League of Legends international tournament

Courtesy BagoGames

From May 4 to May 15, Riot Games hosted the Mid Season Invitational, a professional League of Legends tournament that had the top teams from each pro region against each other in a double round robin style group stage before putting the top four into a playoff bracket. Counter Logic Gaming represented North America, Gamers2 represented Europe, reigning world champion SK Telecom T1 represented Korea, Royal Never Give Up represented China, Flash Wolves represented Taiwan and Supermassive eSports represented the wild card region.

Coming into this tournament, Korean teams had won each of the last three world championships and were viewed largely as the best in the world, with their leading team heavy favorites. China, Taiwan and to a lesser extent Europe were viewed as promising contenders whereas North America and the wild card regions were viewed as bottom-tier. That meant that CLG came in with no expectations and could only impress.

After group stage was over, RNG had placed first, CLG shocked the world by coming in second and taking at least one game off of all their opponents. FW took third and the mighty SKT could only get fourth place. Possibly the next biggest surprise was G2 falling to a 2-8 record, beating only the wild card team the entire tournament. For the playoffs that meant SKT would face off against RNG in the battle to see who the best team in the world was.

SKT had been undefeated up until losing to the Chinese team a year prior. However, SKT were playoff beasts. Led by greatest player in the world, a man known by the name Faker, SKT dropped game one but proceeded to turn up the heat and stomp them in the next three games. CLG went on to beat FW 3-1 before losing hard to the Korean team in three straight games.

When the dust settled, there were many things to take away from the tournament. First of all, after all these years, Korea was still the best region in the world and their talent will likely always be superior to the other regions. China proved once again that they are real good at hyping up the fans and then letting them all down. Taiwan looked to be major competitors and quickly rose in the competitive ladder. Europe’s lack of work ethic continues to ravage them in international tournaments. SUP may not have had the best showing but they fought in every single one of their games and showed that they were the strongest wild card team ever. However, the biggest thing to be taken away from the tournament was North America’s incredible surge in talent and competitive ability.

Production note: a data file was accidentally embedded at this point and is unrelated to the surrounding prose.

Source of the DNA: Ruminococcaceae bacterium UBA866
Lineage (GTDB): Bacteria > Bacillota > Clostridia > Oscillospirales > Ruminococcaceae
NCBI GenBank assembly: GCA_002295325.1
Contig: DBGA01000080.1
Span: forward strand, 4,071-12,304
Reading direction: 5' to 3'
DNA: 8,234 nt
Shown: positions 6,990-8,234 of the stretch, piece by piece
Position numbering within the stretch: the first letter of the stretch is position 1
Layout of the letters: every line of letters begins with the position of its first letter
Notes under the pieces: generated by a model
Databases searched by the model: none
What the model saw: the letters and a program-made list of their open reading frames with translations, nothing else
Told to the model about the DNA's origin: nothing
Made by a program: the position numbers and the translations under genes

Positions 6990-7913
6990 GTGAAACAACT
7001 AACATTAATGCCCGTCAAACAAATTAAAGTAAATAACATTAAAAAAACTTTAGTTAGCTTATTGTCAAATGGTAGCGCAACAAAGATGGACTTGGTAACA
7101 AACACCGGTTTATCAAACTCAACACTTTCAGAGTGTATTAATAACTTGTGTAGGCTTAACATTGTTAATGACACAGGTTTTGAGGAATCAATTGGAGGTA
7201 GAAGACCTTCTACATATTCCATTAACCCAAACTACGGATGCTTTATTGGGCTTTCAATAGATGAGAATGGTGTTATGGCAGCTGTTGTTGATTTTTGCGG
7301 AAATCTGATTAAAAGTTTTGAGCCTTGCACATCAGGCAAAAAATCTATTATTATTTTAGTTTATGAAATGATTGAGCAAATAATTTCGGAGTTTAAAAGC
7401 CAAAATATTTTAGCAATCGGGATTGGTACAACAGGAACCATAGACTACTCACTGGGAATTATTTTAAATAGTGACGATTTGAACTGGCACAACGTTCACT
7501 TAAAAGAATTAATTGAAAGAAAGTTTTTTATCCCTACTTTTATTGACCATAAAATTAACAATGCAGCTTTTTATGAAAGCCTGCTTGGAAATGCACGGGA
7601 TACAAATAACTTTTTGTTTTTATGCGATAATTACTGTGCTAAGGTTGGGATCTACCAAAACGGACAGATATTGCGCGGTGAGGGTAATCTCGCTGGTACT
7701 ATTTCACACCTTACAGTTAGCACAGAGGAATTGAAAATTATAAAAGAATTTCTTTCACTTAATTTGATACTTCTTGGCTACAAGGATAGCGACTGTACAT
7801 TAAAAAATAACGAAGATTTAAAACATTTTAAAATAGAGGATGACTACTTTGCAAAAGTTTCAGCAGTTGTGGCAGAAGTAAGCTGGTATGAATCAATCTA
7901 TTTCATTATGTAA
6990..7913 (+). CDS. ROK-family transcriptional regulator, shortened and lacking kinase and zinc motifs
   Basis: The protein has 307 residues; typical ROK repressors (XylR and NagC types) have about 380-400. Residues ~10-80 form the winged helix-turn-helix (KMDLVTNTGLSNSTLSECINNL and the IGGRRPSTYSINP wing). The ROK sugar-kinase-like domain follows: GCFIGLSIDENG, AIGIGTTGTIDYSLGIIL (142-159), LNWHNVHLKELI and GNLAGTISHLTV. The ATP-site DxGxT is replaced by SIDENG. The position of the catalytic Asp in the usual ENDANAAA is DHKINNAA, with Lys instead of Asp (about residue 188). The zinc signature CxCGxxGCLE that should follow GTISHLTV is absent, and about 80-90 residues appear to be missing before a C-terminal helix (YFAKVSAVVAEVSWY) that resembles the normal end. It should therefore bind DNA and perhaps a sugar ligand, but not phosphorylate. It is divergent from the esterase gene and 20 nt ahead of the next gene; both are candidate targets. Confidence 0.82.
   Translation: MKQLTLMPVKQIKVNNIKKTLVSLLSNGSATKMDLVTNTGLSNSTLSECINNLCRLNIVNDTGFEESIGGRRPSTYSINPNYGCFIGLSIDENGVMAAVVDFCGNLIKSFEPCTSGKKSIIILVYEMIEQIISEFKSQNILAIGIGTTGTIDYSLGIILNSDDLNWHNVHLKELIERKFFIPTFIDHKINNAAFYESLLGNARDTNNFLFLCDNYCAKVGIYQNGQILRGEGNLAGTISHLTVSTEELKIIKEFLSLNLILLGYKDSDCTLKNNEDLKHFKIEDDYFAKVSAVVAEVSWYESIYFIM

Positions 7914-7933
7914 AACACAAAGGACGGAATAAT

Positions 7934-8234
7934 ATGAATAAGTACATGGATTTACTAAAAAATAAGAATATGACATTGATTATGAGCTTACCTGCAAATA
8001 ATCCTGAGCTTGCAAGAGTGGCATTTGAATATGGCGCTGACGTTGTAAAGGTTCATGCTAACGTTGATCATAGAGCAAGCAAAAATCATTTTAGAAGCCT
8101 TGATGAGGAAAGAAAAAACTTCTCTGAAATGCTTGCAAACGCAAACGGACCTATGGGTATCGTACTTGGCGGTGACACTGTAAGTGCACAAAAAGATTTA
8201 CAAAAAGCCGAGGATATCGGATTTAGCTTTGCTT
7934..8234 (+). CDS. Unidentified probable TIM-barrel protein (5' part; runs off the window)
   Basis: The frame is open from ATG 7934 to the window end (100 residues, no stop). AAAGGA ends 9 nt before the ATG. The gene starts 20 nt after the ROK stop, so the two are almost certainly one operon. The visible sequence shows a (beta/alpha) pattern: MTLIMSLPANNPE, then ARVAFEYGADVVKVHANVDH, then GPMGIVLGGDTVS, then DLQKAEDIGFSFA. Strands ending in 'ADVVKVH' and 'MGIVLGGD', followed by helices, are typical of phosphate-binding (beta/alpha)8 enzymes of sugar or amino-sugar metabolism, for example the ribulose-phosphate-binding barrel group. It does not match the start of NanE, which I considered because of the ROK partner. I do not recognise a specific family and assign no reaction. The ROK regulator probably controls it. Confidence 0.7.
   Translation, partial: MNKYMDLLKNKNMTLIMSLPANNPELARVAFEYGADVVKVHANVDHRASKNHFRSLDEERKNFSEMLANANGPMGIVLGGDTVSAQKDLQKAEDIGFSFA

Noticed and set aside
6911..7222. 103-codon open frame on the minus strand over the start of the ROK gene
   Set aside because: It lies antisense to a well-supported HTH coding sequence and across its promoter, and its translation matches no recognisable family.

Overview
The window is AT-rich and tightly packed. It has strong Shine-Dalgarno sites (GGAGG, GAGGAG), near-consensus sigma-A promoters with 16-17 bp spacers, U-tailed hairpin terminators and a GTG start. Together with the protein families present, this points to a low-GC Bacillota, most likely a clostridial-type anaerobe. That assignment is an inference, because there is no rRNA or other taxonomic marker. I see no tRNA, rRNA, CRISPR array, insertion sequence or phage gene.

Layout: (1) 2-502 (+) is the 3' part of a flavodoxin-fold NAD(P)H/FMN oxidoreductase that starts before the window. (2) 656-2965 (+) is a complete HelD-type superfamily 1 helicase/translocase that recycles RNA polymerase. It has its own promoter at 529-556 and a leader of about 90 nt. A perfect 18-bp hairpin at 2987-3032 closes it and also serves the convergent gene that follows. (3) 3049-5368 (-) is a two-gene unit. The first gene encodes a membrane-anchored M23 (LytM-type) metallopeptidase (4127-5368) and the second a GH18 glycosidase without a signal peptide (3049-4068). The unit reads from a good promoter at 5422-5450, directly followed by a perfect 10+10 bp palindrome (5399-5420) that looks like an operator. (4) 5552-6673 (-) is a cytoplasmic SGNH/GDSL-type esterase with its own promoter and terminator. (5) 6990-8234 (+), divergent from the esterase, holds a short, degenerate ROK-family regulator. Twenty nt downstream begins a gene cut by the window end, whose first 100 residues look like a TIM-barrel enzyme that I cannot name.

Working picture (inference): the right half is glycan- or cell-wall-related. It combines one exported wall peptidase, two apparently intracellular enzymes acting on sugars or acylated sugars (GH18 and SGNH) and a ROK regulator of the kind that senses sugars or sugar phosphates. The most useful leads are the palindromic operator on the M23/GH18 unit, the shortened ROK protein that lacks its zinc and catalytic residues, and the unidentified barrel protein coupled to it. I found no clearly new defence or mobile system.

North America was a joke of a region in past tournaments. In the Worlds tournament last fall, people made arguments that NA should be a wild card tournament after their collective 0-10 record in week two of the group stage.

The predictions for invitational were that CLG would place fifth, behind all of the “major” regions. However, each one of CLG’s members showed up at the region more than anybody thought they could. Consistent huge performances by Stixxay from the ADC position and Darshan from top lane were large factors in CLG’s success. However, what did this mean for the rest of NA? Several of the North American teams made big-ticket roster moves during the offseason. TSM picked up all-star ADC doublelift, Team Liquid picked up former World Champion ADC Piglet and C9 made the biggest moves of all. They put together two teams of all-star talent to use at their discretion. Their main team now consists of World Champion top-laner Impact, NA legends Meteos in the jungle and Sneaky at ADC, MVP mid laner in Jensen and up-and-coming support BunnyFuFuu.

On top of the roster changes, NA is looking more and more competitive by the year and they are showing real promise as contenders for the World Champion title this year. The mechanics are smooth enough but if they are to take down titans like SKT, they need to work on their ability to punish teams for each and every mistake. That remains the one biggest difference between North America and Korea, and if they can achieve that I’d argue that NA could win it all, come this fall.

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